Bilkisu Isa Salihu
Human trafficking in Nigeria has continued to take disturbing dimensions with socio-economic, moral, and cultural consequences to the individual as well as national development. Such consequences remind one of the periods of the trans-Atlantic slave trade. Trafficking in human beings is a clandestine global enterprise that affects almost all countries reaping enormous economic profits for traffickers and their local collaborators.
In this global trade, Nigeria serves as a source, and transit country, thus making her a major player in the human trafficking chain. Nigerian women and girl victims of trafficking are mainly recruited for domestic servitude and sex trafficking while boys are generally forced to work on plantations or in commercial farming, construction, quarries, and mines. Furthermore, they are engaged in petty crimes and the drug trade. Nigerian victims are taken to other West and Central African countries, as well as in South Africa.
According to the 2014 trafficking report, the trafficking of young women from Nigeria to Europe for the purpose of sexual exploitation is one of the most persistent trafficking flows, as it is very well organized and It was estimated that 60-80 percent of all immigrants working in the commercial sex industry in Italy were Nigerians. Trafficking of children and women for exploitative purposes in Nigeria is of two dimensions: internal and external. Internally, children are procured as domestic workers, while externally, trafficking provides girls and women for prostitution rackets in Europe, and in some cases, unsuspecting young girls and women have fallen prey to traffickers who use them for rituals.
The inception of a democratic regime in Nigeria in 1999 seemed to have placed the issue of human rights, especially women and children, on the front burner of the national agenda with the government, individuals, and civil society campaigning against the phenomenon of women trafficking.
This piece examines the causes and consequences of the trafficking of women in Nigeria with a view to proffering possible solutions to the menace. A lot of researches have been carried out on this issue and reasons adduced for the thriving of this inglorious trade. Some of the causes are insatiable lust for money, materialism, and discrimination (particularly against women, children, and minorities) violence, general insecurity, internal displacement as a result of ethnic/religious crises, low level of education, particularly among women, that have greatly reduced the capacity of women in the formal labor sector, making them seek another means of sustenance and forcing them into the hands of traffickers.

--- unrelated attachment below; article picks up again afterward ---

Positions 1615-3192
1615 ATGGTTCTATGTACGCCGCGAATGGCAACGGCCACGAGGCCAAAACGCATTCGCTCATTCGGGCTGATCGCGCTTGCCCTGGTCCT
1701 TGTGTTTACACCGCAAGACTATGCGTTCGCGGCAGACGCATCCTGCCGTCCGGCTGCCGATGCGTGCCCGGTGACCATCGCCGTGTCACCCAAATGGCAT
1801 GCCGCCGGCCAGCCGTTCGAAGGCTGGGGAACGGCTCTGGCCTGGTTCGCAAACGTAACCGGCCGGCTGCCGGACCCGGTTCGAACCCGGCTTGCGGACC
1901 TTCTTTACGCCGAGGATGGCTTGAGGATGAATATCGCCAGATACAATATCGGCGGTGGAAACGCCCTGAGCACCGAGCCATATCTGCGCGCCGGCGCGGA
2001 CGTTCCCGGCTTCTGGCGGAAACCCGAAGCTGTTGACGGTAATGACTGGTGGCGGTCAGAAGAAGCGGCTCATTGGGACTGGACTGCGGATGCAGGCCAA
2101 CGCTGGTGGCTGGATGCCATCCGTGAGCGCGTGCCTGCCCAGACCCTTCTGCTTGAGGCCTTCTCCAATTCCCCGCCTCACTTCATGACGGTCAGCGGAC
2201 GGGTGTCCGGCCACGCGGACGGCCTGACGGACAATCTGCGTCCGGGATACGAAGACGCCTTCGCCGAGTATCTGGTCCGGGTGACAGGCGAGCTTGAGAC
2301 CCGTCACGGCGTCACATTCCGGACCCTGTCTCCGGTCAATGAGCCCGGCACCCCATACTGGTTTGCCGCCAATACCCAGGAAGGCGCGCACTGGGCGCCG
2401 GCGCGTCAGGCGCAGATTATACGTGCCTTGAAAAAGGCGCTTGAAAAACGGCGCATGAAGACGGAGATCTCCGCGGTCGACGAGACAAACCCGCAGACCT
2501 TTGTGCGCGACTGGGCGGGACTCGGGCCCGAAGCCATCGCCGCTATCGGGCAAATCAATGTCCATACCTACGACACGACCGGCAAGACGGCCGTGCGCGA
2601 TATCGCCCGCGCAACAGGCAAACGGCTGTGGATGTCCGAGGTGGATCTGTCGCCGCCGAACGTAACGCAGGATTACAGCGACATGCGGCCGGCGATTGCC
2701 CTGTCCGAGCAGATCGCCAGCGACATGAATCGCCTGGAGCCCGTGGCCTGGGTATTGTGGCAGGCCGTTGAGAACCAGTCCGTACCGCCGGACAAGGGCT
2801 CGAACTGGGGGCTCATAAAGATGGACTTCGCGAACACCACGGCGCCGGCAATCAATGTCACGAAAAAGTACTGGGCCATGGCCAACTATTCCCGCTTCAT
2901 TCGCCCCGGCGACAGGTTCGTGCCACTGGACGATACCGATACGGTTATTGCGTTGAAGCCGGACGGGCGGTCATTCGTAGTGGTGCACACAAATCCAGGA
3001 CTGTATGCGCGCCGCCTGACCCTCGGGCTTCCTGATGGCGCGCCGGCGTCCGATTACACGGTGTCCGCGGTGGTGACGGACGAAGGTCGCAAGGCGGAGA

To Oluseyi, (2002) the causes of trafficking could be attributed to heavily devalued Naira, illiteracy, lack of right attitude to women in African traditional social relation,s and the denial by the Government of effective citizenship for women and children in the fall of legal and constituent guarantees, the traditional culture which treats women as second class citizens, instructional lapses such as inadequate political commitments, infrastructure, vocational and economic opportunities and the demand for cheap labour at the informal sector among many others”. Kano state is an Islamic state in Northern Nigeria, yet patriarchy is still deeply entrenched in their ways of life. Consequently, men believe that women should not have a say in any gathering, and whatever is said by the men should be acknowledged and accepted with no obligations and objections from the women. Therefore, the womenfolk are over-shadowed by their beliefs; they have no right to object, to control their menfolk. This reinforces the opportunities for women trafficking by men through pilgrimage to Mecca and other countries of subbranch Africa and the Middle East like the United Arab Emirate, for prostitution.
The fight against human trafficking is just beginning and it requires the efforts of all and sundry. The efforts of the Civil Societies, Mass media Agencies, Embassies, and Government at State and Federal levels in creating awareness on this issue are commendable and should be sustained. Government must embark on Environmental Impact Assessment (EIA) before mounting any Poverty Alleviation Schemes, as the various ones embarked upon have not made any meaningful impact in the lives of Nigerians. There must be adequate funding of Education so that the incessant closure of schools, culminating in disruption of the academic calendar would be eradicated.
There should also be a symbiotic relationship between Government, NGOs, embassies, and donor agencies to carry this fight to local areas. There must be in addition good governance, equal opportunities, justice, and provision of facilities, as these will minimize the urge to migrate. Finally, there should also be the training of security officers and the Media in the treatment and handling of trafficked victims.
Bilkisu is an intern at PR Nigeria center, Kano